Peter Cavellini.

22 March 2012

[quote curious_insider]..anyone else see some likenesses to other cars?[/quote]

When I saw the photograph,the front, I thought it was customized Porsche, made by some individual manufacturer.

22 March 2012

[quote RadeB]When I saw the photograph,the front, I thought it was customized Porsche, made by some individual manufacturer.[/quote] I See Elise in the front end and then TVR 3000M generally. As to my avatar RadeB, it's not apocalyptic, I merely forgot to remove my cycle helmet prior to a brain x-ray. The helmet is visible, my brain somewhat harder to find.

 

 

22 March 2012

Porsche bonnet, Merc 300SL front wheel arches. ubiquitious Kamm tail. It's a mish-mash of many cars. Very 1980's. The cabin roof looks too fat for the car, needs smaller driver.

22 March 2012

They're all in there somewhere- TVR, Austin Healey, Lotus, Marcos, Ginetta, well, perhaps not Austin Healey? It looks like something Ginetta/TVR would have done 30 years ago. Not necessarily a bad thing but when you go to the effort of 'designing' something, why not give it the quality of being designed?

This is more of a retrospective condensing of other brands' pasts.

.

I am not a robot

22 March 2012

It's a shame that so many of these small manufacturers don't put any effort into making their cars look as a good as they drive. It sounds as though this has a great chassis, but it looks so rubbish I wouldn't even consider it.

No excuse when the UK has two of the best automotive design schools in the world - get some of their students to style your car as a project, or offer a placement.

22 March 2012

[quote Leslie Brook]The helmet is visible, my brain somewhat harder to find.[/quote]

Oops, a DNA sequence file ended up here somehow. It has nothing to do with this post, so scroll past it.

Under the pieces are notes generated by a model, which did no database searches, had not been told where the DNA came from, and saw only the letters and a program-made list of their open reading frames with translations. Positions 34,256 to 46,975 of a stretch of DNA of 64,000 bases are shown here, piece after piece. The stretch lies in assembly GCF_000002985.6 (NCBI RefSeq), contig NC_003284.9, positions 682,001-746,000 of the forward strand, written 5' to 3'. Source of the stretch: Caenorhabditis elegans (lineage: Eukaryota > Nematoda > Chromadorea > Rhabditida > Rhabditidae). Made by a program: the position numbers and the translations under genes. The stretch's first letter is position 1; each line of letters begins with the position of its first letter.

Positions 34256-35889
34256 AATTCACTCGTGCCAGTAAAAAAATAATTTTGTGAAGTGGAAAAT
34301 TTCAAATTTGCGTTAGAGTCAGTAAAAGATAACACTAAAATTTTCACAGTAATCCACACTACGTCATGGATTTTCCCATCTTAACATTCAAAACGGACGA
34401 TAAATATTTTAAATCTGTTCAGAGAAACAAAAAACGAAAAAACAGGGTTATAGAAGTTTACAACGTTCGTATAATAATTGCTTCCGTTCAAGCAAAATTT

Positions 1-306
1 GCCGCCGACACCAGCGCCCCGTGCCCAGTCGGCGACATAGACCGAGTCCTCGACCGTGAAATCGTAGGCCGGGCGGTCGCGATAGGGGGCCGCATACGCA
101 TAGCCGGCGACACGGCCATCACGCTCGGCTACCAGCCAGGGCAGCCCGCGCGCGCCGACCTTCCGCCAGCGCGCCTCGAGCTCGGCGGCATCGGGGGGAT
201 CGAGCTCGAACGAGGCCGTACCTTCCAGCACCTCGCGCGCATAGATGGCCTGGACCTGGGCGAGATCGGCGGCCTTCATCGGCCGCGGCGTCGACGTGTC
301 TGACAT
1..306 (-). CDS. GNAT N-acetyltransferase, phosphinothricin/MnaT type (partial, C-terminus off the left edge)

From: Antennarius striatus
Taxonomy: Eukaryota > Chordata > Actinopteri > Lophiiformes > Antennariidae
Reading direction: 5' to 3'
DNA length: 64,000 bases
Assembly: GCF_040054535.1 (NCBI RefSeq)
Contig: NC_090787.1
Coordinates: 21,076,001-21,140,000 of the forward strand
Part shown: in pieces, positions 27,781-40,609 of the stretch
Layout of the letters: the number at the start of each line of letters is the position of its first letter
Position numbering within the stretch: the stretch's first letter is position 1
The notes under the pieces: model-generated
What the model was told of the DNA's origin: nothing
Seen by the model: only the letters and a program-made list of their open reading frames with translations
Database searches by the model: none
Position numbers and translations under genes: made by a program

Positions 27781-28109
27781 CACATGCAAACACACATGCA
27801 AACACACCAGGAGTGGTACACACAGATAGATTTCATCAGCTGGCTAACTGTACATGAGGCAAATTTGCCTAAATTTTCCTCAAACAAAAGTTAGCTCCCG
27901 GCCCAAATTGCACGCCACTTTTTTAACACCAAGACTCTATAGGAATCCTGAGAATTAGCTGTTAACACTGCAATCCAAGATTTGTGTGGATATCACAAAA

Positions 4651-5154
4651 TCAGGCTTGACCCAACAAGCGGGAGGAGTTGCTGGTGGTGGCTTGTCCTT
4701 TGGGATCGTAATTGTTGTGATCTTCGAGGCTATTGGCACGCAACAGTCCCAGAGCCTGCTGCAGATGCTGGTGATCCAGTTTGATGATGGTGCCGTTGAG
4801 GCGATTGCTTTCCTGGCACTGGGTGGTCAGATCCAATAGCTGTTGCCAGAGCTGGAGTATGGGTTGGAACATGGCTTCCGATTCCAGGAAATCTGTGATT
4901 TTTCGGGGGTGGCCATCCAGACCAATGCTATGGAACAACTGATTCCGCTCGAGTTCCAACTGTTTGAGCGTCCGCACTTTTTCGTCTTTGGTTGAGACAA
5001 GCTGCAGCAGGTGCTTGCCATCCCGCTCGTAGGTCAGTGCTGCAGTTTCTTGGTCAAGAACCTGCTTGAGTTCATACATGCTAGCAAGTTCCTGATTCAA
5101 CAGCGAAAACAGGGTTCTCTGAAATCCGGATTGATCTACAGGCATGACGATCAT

OK!

Nice smile anyway.

22 March 2012

'I got properly carried away in it at one point and found myself driving in a manner that I haven’t done for a very long time indeed on the public road'.

A flash of brilliance there from Sutcliffe. That is the whole point of such a car - I love the 80's looks myself think it's unintentionally really cool.

Bring back steel wheels.

22 March 2012

Apart from the colour and the name, I love it. Really clever to get the weight down so low.

Pages

Add your comment

Log in or register to post comments

Find an Autocar car review

Driven this week

  • First Drive
    31 August 2015
    Thought the 3 Series was losing its edge? Well it's back, with a facelifted version that offers improved performance and dynamics. Does it reclaim its top spot after our drive on UK roads?
  • First Drive
    27 August 2015
    BMW gives its flagship 7 Series an extensive overhaul in a bid to tempt buyers of luxury cars away from the Mercedes S-Class, Audi's A8 and the Jaguar XJ
  • First Drive
    26 August 2015
    New Qashqai rival majors on practicality and usability and benefits from a long warranty, but lower-specification versions are the better bet
  • First Drive
    26 August 2015
    Go-faster Bentley Continental feels effortlessly quick despite its considerable weight
  • Car review
    26 August 2015
    Can the new S-Max retain its title as the driver's seven-seater?